This type of fishing is not stressful, learning how to set the hook can be learned in minutes and it doesn’t take a lot of skill to catch a fish. Bottom fishing is great for beginners, particularly children.
The best part, however, is that the down time between bites serves as a great opportunity for family members and friends to socialize and converse. I once took my friend Tom and his son fishing. “The best part of the day was that I actually got a chance to talk with my son about his future plans,” said Tom.
Quite often, fishing isn’t all about the fish. It’s about the time we spend together with family and friends that really counts. That is why I love to take families fishing; the bonding and communication that takes place is remarkable.
You can learn how to bottom fish by consulting bait shop owners or you can go out on a charter or party boat. Most all of the charter boats that belong to the Rhode Island Party & Charter Boat Association (www.rifishing.com) are more than willing to take families fishing and teach them how to fish the bottom.
Next week you can take advantage of a bottom fishing seminar being offered by the Rhode Island Saltwater Anglers Association (RISAA). The seminar will include panel-like presentations from three top local anglers: Larry Norin, Rick Sustello and Tom Wood.
The seminar will be held at 7 p.m. Monday, Oct. 29, at the West Valley Inn, 4 Blossom St., West Warwick. Non-members are requested to make a $10 donation to the RISAA Marine Fisheries College Scholarship Fund. The West Valley Inn offers two different dinner entrée options from 5:30 to 6:30 p.m. for $6.95.
Stakeholder workshops on windmills
The Bureau of Ocean Energy Management (BOEM) will hold a workshop on windmills and their impact on fishing and will seek input for recreational and commercial fishermen from 4-7:45 p.m. Friday Nov. 16. The workshop will take placer in the Coastal Hazard Room in the Coastal Institute Building at the URI Bay Campus, 215 South Ferry Road, Narragansett.
This input meeting and others being held on the East Coast will address future potential conflicts between fishing and wind projects within the Ocean Continental Shelf (OCS). BOEM is seeking input from commercial and recreational fishing industries, as well as fisheries management agencies and scientists, relative to proposed offshore wind energy development.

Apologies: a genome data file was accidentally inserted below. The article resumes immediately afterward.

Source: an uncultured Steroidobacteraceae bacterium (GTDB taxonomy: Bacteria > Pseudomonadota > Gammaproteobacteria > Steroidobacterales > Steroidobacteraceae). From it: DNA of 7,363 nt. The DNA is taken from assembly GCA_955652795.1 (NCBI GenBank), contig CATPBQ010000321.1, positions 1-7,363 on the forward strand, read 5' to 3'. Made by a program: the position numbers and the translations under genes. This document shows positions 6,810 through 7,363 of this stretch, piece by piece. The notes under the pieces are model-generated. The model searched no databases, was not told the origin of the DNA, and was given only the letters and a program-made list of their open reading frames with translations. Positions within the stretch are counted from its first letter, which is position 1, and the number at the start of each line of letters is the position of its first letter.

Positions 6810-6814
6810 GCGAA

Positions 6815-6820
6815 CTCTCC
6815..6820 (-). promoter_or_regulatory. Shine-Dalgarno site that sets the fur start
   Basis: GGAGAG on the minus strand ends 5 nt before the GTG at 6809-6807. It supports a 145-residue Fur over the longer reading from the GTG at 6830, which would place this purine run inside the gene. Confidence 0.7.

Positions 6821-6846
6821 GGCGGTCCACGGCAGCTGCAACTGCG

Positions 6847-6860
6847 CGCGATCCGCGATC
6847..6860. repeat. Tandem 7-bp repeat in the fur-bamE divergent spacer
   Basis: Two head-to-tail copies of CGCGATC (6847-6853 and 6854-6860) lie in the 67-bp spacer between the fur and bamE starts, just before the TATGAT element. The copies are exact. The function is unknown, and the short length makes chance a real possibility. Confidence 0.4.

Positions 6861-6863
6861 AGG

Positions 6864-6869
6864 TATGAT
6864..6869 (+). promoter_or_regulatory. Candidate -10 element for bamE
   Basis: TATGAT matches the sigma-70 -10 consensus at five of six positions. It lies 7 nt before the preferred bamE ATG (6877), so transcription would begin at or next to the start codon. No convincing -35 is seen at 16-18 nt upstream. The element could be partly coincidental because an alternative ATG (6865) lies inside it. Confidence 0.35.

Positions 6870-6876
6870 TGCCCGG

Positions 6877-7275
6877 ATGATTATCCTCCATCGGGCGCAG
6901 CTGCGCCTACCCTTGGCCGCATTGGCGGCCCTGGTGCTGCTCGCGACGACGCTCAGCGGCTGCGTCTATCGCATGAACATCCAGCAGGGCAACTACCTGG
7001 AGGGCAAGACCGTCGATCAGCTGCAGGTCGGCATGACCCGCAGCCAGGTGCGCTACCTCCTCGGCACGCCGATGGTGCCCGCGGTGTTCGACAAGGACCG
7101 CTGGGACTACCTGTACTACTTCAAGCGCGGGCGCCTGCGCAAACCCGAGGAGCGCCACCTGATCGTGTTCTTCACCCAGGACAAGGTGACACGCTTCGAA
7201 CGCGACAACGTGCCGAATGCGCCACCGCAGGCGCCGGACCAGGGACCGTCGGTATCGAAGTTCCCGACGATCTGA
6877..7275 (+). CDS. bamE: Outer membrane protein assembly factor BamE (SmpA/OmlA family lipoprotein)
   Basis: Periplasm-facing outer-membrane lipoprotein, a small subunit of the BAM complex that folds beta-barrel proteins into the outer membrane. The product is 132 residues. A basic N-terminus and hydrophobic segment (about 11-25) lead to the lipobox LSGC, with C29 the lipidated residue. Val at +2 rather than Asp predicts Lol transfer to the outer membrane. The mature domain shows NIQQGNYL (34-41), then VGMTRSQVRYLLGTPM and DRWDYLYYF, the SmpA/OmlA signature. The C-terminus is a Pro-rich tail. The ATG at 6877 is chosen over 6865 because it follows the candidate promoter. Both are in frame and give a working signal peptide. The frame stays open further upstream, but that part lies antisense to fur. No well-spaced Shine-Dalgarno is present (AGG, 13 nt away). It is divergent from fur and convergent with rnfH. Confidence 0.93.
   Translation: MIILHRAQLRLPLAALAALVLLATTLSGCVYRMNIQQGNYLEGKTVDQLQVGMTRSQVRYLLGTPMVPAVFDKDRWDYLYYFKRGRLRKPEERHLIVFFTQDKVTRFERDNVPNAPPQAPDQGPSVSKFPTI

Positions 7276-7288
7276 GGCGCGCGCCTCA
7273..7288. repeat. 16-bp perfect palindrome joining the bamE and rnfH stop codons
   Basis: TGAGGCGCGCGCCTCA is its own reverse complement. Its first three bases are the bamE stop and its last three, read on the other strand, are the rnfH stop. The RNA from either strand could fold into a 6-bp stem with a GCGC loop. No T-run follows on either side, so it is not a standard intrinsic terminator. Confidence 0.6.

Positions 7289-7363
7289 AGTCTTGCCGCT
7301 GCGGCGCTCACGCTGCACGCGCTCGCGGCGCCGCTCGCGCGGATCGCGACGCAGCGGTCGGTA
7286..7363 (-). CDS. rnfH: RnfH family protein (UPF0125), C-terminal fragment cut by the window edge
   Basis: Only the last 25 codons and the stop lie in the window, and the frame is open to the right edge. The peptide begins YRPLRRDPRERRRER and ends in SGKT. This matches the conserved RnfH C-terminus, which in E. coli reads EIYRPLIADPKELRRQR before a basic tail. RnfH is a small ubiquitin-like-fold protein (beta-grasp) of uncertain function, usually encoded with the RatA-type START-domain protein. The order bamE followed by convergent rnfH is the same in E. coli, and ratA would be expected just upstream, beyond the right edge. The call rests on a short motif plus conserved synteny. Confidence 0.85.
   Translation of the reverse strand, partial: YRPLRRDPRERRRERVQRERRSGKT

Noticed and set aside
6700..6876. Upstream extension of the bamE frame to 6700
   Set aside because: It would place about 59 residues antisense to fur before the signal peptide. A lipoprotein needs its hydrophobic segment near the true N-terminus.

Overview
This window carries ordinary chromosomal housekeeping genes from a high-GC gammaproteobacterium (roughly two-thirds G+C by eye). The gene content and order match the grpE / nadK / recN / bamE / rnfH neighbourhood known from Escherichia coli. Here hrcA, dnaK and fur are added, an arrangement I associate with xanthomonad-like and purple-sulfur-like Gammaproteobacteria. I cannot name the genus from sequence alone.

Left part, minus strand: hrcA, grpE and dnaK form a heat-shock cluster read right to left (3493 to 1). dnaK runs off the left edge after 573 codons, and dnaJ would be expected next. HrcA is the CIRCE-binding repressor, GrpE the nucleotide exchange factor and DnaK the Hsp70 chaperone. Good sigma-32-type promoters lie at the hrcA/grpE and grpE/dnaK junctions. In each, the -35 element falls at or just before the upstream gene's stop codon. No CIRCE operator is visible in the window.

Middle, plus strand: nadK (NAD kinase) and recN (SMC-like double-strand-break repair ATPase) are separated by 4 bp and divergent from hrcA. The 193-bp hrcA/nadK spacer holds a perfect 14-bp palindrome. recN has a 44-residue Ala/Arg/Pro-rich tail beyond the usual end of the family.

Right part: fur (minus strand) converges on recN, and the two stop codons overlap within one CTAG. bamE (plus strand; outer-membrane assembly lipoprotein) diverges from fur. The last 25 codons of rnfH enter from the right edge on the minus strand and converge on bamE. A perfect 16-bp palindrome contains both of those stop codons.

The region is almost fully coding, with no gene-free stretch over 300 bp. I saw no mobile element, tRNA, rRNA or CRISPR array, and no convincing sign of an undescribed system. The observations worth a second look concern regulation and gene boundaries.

For more information contact Elizabeth Castle at firstname.lastname@example.org.
DEM stocks ponds, rivers
The Department of Environmental Management’s (DEM) Division of Fish and Wildlife has stocked approximately 6,000 rainbow trout in several locations throughout the state this month for the fall freshwater fishing season.
DEM Fish & Wildlife staff finished stocking the hatchery-raised rainbow trout this week in Stafford Pond in Tiverton; Silver Spring Pond in North Kingstown; Beaver River in Richmond; Wyoming Pond in Richmond and Hopkinton; Wood River in Exeter, Hopkinton and Richmond; Upper Pawtuxet River in Coventry; Blackstone River in Cumberland and Lincoln; and Round Top Ponds in Burrillville. Earlier this month, trout were stocked in Meadowbrook Pond in Richmond, Carbuncle Pond in Coventry, Spring Grove Pond in Gloucester and Olney Pond in Lincoln Woods.
A 2012 freshwater fishing license and trout conservation stamp is required for anglers 15 years of age and older. Visit your town/city hall, authorized agents such as bait/tackle shops and Benny’s to get a license and stamp.
Tautog regulation change
As of Oct. 20, and until Dec. 31, the tautog bag limit has been enhanced for recreational anglers from three fish per day to six fish per day. The minimum size is still 16 inches.
In addition, there is a 10 fish/boat maximum per day. The 10-fish maximum does not apply to charter or party boats.
Where’s the bite?
Tautog — “Customers have been doing good at Washington’s Ledge off shore in the Newport-Jamestown areas, weather permitting,” said Craig Castro of Erickson’s Bait & Tackle.
John Littlefield of Archie’s Bait in East Providence said customers are catching tautog at Conimicut Light with a lot of shorts (15 to one ratio). Tautog up to 23 inches have been landed at India Point Park, said Dave Henault of Ocean State Tackle in Providence.
Last week I caught a 23-inch fish at General Rock and two other keepers with a ratio of eight shorts for every one keeper, with about 10 small black sea bass. Tautog are also being caught at Point Judith Light in 25 to 45 feet of water, according to Matt Conti of Snug Harbor Marina in South Kingstown.
Striped bass — “It is either lock and load or no bite at all in the Southwest Ledge area of Block Island,” said Mr. Conti.
According to Mr. Littlefield, “Customers are taking school bass with plugs in the upper bay at the mouth of the rivers.”
Kevin and Albert Bettencourt caught 11 bass in the 15- to-20-pound range drifting eels in the Warren River down to the Blount Seafood area, said Mr. Littlefield. Dave Henault of Ocean State Tackle said, “Striped bass and bluefish are being caught on pogies and eels in the Providence and Seekonk rivers and the Cape Cod Canal has been offering up bass as large as 50 pounds. Customers Francesco DiGiovanni and Cecine Curi have taken bass on eels, plugs, top-water poppers, divers and Sebile Swim baits.”
Freshwater fishing this fall has been slow. With improved weather and recent pond and river stocking with rainbow trout by DEM, things are expected to pick up.
Offshore fishing has been slow due to bad weather last week.
Capt. Dave Monti has been fishing and shellfishing on Narragansett Bay for more than 40 years. He holds a captain’s master license and a charter fishing license. Your fishing photos in jpeg form, stories, comments and questions are welcome. Visit Capt. Dave’s No Fluke website at www.noflukefishing.com or e-mail him at email@example.com.